Everything We Know From the James Comey Memoir So Far

Former FBI Director James Comey is set to release his memoir, A Higher Loyalty: Truth, Lies, and Leadership, on Tuesday. Portions of the book have been leaked to the media, and some of the most explosive sections revolve around President Donald Trump, who fired Comey last year, in part, due to a Russia investigation.

The book's publisher, Flatiron Books, a Macmillan Publishers imprint, decided to lift a media embargo after leaks of the book began coming out, according to CNN.

The book details Comey's life in public service, both as an up-and-coming prosecutor and as the head of the FBI. Comey reportedly is very critical in the memoir of Trump.

Former FBI Director James Comey testifies during a U.S. Senate Select Committee on Intelligence hearing on Capitol Hill, on June 8, 2017. Comey’s memoir about his life in public service, both as an up-and-coming prosecutor and as the head of the FBI, will be released on Tuesday. Brendan Smialowski/AFP/GETTY

"This president is unethical, and untethered to truth and institutional values. His leadership is transactional, ego driven and about personal loyalty," wrote Comey, according to The New York Times' review of the book published Thursday.

Comey also, reportedly, compares Trump to a mob boss—Comey helped prosecute the Gambino crime family in New York City when he worked in the U.S. Attorney's Office for the Southern District of New York.

The book, according to several media outlets who have obtained a copy, outlines Comey's concerns about the administration, which he called a "forest fire."

"Donald Trump's presidency threatens much of what is good in this nation," Comey wrote, according to the Associated Press.

Comey, after his ouster, detailed to Congress that Trump had asked him for his "loyalty," and asked him to let go an investigation of former national security adviser Michael Flynn. Trump has denied those claims. The dinner over which Trump asks Comey for loyalty is discussed in the book as well.

"This only added to the strangeness of the experience. The president of the United States had invited me to dinner and decided my job security was on the menu," wrote Comey, according to Axios.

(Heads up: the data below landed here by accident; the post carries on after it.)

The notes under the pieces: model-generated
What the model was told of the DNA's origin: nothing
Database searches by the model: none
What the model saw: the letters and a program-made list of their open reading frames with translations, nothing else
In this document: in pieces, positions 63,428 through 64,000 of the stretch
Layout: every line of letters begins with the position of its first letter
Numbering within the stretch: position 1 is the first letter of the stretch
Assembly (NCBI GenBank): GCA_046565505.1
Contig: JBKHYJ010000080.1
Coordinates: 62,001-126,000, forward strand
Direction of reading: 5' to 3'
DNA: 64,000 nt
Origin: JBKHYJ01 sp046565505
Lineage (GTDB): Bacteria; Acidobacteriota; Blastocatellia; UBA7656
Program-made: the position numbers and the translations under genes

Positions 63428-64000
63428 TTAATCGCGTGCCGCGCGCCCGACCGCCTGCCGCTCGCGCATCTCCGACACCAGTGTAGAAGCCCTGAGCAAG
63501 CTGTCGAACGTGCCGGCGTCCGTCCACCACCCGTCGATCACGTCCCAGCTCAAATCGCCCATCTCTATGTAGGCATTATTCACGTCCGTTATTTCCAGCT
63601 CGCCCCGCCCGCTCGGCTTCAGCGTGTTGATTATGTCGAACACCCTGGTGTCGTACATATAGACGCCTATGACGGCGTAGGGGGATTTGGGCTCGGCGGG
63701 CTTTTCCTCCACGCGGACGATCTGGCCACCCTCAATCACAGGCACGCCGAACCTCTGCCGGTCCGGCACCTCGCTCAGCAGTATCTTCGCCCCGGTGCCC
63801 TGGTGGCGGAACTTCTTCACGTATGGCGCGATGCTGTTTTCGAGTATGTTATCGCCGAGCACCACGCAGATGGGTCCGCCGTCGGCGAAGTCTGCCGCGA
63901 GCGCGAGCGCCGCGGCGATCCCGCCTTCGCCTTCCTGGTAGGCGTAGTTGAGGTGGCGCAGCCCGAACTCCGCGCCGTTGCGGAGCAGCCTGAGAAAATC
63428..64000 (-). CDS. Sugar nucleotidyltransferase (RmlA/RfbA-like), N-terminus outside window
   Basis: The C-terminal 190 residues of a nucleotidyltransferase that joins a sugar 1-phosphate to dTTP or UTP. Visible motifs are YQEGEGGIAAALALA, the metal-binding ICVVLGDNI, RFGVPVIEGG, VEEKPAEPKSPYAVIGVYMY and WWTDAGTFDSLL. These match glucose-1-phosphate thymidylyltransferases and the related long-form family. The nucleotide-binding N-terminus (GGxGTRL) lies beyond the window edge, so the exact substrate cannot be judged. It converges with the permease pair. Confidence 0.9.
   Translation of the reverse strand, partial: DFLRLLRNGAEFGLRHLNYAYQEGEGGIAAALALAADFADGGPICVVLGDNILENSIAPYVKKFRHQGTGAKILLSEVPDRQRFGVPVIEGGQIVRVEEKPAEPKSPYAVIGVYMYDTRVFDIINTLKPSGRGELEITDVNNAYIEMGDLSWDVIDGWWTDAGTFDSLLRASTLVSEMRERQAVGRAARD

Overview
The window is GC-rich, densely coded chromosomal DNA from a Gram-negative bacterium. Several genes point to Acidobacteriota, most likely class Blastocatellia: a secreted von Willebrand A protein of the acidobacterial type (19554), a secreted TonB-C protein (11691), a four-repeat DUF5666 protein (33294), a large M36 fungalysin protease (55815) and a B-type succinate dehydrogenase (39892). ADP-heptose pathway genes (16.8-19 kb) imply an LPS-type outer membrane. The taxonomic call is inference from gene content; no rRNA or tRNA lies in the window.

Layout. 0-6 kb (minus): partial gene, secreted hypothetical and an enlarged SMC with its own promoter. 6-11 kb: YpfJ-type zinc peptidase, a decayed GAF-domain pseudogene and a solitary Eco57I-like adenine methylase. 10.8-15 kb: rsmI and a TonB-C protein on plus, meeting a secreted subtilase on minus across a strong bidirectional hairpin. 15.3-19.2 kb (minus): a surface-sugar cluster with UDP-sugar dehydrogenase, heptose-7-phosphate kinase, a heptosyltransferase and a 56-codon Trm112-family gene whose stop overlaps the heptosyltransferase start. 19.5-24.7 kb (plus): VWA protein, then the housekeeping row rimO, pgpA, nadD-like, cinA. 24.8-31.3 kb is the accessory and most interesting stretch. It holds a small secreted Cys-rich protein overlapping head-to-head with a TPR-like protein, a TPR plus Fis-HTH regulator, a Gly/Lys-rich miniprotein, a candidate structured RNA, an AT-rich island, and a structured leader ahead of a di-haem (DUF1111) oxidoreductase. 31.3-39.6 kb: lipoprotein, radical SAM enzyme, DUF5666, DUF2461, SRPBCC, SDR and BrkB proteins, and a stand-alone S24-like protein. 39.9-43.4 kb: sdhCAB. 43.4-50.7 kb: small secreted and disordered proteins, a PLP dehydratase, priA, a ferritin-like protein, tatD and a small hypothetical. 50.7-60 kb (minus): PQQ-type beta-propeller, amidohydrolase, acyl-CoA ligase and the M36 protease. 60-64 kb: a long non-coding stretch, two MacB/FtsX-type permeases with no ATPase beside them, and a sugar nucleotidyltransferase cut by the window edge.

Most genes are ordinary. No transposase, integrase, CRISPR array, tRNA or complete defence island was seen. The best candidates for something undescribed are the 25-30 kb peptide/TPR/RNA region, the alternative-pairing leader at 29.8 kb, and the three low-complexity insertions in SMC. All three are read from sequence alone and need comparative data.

Comey also wrote that after his firing he received a call from Trump's now chief of staff, John Kelly, who said he was "sick" over the matter and "intended to quit" in protest, according to The Daily Beast. Kelly headed the Department of Homeland Security at the time.

Trump also reportedly asked Comey to investigate a salacious videotape that involved Russian prostitutes and urination, according to The Washington Post. The video was detailed in a private intelligence dossier compiled by former British spy Christopher Steele during the campaign. Trump reportedly denied the tape's existence and wanted the matter cleared up because it upset his wife, Melania.

"For about the fourth time, he argued that the golden showers thing wasn't true, asking yet again, 'Can you imagine me, hookers?'" wrote Comey, according to The Washington Post.

The book reportedly contains pointed descriptions of the president's appearance, according to the Associated Press, including Comey calling Trump's tie "too long" and describing "bright white half-moons" under Trump's eyes, suggesting tanning goggles.

Comey defends his handling of the email scandal involving Hillary Clinton in the book, according to The Washington Post. Comey decided against prosecuting Clinton, a decision Trump has lambasted. Clinton in a book about her campaign said that Comey's announcements about the investigation of her email practices damaged her chances of winning. One of Comey's announcements came in part because he thought Clinton would win, according to The Guardian.

Comey is also critical of former Attorney General Loretta Lynch in the book about her role in the Clinton investigation.

Comey will do a media tour to accompany the release of the book. He will appear in his first television interview since being fired on Sunday.

Flatiron Books did not immediately respond to Newsweek's request for comment.

Everything We Know From the James Comey Memoir So Far | U.S.